What is your target activity for TIF bond this year, and how are the funds raised by these bonds typically used?

TIF bonds, which stands for Tax Increment Financing, are a significant portion of our bond activity, and I don’t see that really slowing down either. We’re going to continue to look to strong projects. We have a lot of redevelopment projects happening in and around town, whether it’s up in Dublin with Bridge Park or down in Beulah Park in Grove City. The Finance Authority is working with many of those developers to help them figure out how to solve their public infrastructure financing needs. Usually, those funds go toward traditional public infrastructure – roads, water, sewer, traffic lights, et cetera. They also go to projects like parking garages that are necessary for some of the redevelopments that we’re seeing.  

 Do you spend time communicating with developers, or are they aware and simply come to you when they need additional financing tools?

It’s constant communication. Even in the economic development world, of which Patty and I both have been in for a long time, there’s still a lack of understanding and knowledge about bonds and how entities like ours can help finance projects and solve problems. So getting the word out is really critical. 

How do you get the word out?

We try to do our very best to know the developers and who’s doing what. Patty and I know all of these people. We offer to talk to them about what we think we can provide to help that project be more competitive. We’re very proactive.

 Tell us about the future of the Property Assessed Clean Energy (PACE) financing program. 

The PACE program is really, really helpful for two sets of clients. One type of client is working to retrofit and upgrade their buildings, putting in HVAC, building wraps, controls that are more efficient; the other is new builds. As people put up brand-new buildings that are more energy-efficient, they have an opportunity to put in a slug of this property-assessed clean energy capital, and it is really beneficial to them in terms of their overall financial view of the project because it shows up as equity rather than debt. We are seeing, again, in both of those areas, more activity.  We’ve also seen an up-tick in interest from communities joining the Columbus Regional Energy Special Improvement District (ESID) to enable PACE financing in their communities.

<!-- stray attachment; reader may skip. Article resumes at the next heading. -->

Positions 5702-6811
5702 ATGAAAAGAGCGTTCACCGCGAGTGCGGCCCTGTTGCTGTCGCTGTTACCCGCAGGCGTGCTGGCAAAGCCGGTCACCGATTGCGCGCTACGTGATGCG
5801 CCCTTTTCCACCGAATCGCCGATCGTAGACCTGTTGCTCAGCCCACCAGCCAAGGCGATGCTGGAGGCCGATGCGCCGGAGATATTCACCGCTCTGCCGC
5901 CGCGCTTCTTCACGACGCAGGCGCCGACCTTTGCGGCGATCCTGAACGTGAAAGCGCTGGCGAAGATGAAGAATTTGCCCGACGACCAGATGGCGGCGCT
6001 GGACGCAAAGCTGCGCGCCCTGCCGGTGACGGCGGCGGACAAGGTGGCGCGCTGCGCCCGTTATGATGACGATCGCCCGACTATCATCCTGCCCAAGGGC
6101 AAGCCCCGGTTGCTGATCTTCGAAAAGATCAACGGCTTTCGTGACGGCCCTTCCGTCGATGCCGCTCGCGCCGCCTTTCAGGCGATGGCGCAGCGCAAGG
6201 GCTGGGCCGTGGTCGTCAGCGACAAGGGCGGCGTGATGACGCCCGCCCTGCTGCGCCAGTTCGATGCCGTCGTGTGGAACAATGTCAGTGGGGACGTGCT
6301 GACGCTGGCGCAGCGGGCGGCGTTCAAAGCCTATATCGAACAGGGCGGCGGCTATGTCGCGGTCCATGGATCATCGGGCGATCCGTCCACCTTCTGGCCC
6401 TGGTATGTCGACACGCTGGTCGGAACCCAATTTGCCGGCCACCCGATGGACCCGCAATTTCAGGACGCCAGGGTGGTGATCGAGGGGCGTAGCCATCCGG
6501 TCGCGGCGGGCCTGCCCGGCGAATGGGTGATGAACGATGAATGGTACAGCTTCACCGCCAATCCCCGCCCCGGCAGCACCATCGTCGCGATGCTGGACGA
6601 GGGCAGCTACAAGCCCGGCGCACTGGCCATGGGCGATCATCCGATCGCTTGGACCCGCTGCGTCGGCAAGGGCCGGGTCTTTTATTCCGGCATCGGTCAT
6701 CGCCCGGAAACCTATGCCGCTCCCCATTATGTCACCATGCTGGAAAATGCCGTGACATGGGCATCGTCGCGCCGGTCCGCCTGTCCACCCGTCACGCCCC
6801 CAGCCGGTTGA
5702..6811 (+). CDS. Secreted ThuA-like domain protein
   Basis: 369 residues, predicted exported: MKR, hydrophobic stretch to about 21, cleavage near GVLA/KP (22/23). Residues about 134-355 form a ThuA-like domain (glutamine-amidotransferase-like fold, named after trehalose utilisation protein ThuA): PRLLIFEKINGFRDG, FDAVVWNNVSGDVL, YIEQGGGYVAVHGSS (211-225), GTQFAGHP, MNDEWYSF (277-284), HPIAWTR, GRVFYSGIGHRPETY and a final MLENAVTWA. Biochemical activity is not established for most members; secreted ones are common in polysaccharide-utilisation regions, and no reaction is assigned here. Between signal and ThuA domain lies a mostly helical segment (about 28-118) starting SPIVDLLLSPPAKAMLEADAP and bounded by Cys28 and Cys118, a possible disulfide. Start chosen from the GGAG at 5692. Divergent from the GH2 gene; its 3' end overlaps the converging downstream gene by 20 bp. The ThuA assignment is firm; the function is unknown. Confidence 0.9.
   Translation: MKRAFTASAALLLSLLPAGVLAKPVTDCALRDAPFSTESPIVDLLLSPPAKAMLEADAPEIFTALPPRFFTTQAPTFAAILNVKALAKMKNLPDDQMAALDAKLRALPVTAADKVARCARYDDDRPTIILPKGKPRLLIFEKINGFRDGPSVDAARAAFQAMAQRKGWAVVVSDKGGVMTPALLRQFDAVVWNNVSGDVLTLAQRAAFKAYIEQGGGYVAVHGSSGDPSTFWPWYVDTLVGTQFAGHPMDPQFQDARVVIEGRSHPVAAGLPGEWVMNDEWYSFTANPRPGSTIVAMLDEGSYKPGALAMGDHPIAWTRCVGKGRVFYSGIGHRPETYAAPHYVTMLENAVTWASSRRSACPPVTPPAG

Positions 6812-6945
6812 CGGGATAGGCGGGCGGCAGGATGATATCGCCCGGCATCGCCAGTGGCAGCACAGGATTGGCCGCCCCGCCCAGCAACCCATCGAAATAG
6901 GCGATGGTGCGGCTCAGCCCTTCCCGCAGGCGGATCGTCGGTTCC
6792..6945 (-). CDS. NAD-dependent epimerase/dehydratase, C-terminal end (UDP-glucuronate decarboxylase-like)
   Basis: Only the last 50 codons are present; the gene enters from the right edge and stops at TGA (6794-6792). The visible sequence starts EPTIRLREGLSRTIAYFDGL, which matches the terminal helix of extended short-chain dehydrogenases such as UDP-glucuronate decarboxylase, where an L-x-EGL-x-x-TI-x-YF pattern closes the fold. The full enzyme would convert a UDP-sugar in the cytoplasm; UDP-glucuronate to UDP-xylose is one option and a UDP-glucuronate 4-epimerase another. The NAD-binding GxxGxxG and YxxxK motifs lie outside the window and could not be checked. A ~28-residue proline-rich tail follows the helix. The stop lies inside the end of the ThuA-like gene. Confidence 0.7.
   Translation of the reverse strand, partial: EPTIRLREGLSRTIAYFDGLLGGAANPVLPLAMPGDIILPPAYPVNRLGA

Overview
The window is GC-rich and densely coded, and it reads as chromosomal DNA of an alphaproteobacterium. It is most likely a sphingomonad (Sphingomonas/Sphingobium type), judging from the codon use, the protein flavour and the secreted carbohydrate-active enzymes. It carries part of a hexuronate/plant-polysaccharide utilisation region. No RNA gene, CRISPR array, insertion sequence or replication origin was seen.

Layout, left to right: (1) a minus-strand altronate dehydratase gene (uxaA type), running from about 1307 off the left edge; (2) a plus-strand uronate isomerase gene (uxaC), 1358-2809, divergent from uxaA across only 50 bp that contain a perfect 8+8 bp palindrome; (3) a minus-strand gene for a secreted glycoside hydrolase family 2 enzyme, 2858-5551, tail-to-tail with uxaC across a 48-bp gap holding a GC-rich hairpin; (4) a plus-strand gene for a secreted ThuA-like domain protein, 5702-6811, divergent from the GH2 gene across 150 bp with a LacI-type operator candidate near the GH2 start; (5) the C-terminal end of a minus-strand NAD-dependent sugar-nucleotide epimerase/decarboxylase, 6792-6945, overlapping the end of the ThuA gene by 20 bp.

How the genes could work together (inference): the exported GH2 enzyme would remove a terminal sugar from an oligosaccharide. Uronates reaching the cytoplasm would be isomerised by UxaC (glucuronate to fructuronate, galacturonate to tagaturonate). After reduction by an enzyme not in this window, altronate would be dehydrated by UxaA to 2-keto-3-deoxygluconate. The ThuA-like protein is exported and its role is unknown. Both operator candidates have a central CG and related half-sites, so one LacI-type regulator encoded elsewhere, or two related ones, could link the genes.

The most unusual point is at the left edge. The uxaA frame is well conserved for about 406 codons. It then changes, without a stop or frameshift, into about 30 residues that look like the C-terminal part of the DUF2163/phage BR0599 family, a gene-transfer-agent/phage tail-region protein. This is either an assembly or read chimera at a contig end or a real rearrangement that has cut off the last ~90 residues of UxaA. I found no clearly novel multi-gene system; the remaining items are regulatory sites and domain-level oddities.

Our central Ohio Energy Special Improvement District, which is how these PACE programs are run, is one of the most active in the country. That said, we did see a drop in PACE projects last year. That’s one of the sectors that was really hit by COVID, because energy improvements don’t add top-line revenue for building owners, so they only make improvements when they have to. So they hit pause. That’s something we’re going to monitor this year and see how it bounces back in 2022.

 How did the Finance Authority adapt to the Covid situation, and do you have a timeline for returning to the office? 

We, like most of the world, have worked from home most of the time. One of our staff is in our office every day. Others, like Patty and I, are in a couple times a week. But mainly we work from home. The telephone and virtual meeting tools have been effective for us. I know personally, I miss the face-to-face interaction with folks, and through the computer is not how I want to see people. 

We thought we’d be back by now. Obviously, it’s just taking the country a lot longer to get this infection under control than anyone anticipated. I do think that learning the ability to work from home is something many of us view as adding to our work experience. We will be back eventually. We’re just going to keep following and monitoring.